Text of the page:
To prove a very important relationship between the lengths of the sides of right triangles exists.
Before you begin this activity, define each of the terms listed below. Be sure that when you are discussing this investigation with your classmates, you use these words correctly in context.
The study of mathematics is like a huge pyramid, with things which are proven forming the base of more complicated work above it. The great thing about math is that once someone has proven something, you can take it as completely true and never have to doubt its validity, and so you can use them without worrying whether they are really true or not. Unlike science, where things which are widely believed can occasionally be proven wrong, in mathematics once something has been proven properly, it is perfectly and completely true forever.
The activity we will engage in, below, will prove a very important relationship exists between the lengths of the three sides in ANY right triangle.
What the activity above has shown is that the relationship below is true for all right triangles where the side lengths $a$a and $b$b represent the legs of a right triangle and $c$c represents the hypotenuse of the right triangle. This special relationship between the lengths of the three sides of any right triangle is called Pythagorean Theorem.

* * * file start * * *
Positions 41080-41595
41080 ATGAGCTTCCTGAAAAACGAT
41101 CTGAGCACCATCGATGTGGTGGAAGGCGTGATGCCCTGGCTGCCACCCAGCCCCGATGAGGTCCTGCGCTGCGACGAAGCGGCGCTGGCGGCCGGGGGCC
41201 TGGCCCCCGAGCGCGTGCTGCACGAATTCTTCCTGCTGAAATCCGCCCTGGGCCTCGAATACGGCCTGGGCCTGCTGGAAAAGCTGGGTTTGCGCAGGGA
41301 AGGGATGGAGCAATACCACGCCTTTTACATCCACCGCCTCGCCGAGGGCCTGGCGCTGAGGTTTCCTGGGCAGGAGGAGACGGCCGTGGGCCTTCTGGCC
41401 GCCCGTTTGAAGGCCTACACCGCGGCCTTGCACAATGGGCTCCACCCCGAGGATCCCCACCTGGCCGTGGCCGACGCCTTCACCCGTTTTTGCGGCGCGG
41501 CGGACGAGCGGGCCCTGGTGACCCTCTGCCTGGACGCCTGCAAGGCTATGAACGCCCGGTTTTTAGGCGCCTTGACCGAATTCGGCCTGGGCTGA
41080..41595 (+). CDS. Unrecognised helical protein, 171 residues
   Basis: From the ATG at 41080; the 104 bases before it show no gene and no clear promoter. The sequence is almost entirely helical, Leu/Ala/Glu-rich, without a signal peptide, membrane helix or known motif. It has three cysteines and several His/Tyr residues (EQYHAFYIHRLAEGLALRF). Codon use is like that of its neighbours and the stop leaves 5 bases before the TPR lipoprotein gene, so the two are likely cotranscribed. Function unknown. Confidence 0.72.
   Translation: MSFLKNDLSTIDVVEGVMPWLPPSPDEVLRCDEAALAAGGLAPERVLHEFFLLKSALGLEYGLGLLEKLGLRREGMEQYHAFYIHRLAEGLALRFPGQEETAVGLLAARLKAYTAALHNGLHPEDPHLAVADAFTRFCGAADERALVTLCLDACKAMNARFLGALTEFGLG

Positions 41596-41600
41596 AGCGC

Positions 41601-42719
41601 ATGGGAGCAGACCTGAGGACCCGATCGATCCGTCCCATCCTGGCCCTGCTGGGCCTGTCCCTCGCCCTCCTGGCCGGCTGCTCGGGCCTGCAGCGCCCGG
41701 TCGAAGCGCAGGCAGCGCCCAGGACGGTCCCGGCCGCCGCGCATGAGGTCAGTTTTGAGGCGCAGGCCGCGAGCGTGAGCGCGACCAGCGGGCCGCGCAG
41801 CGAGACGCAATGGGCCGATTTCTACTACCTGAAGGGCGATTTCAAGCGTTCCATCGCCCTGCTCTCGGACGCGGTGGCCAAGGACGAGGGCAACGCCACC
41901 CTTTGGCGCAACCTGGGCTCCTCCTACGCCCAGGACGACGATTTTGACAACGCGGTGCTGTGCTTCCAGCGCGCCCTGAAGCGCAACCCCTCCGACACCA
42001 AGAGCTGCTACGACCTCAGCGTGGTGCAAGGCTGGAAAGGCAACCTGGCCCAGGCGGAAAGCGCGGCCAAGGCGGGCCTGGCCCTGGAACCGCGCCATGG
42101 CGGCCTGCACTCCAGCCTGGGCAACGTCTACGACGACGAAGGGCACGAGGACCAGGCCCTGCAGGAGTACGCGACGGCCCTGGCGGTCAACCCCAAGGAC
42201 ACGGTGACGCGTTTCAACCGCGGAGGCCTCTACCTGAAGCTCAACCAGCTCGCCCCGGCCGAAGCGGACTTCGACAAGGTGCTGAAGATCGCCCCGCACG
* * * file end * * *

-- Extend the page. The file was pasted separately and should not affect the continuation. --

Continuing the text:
Another way to verify that Pythagorean Theorem ($a^2+b^2=c^2$a2+b2=c2 ) for any right triangle, where $c$c is the hypotenuse and the shorter side lengths are $a$a and $b$b is by manipulating the applet below.
Can we manipulate this picture to make Pythagorean theorem make sense graphically?
Write in words what you think is happening from the display the Geogebra applet gives. Then, discuss your answer with a partner.
Consider the image below. At the center is a right triangle with sides measuring $a$a, $b$b and $c$c. Each of the three squares has a side length equivalent to the side length of the triangle.
This means that:
According to the Pythagorean Theorem, the area of the two smaller squares adds up to the area of the largest square. That is:
Now, if we take away the squares, this leaves us with a relationship between the side lengths of any right triangle.
Which of the two activities showed why Pythagorean Theorem is always true the most clearly for you? Discuss with a partner why you felt the representation in the activity you selected made the most sense to you.
Verify the Pythagorean Theorem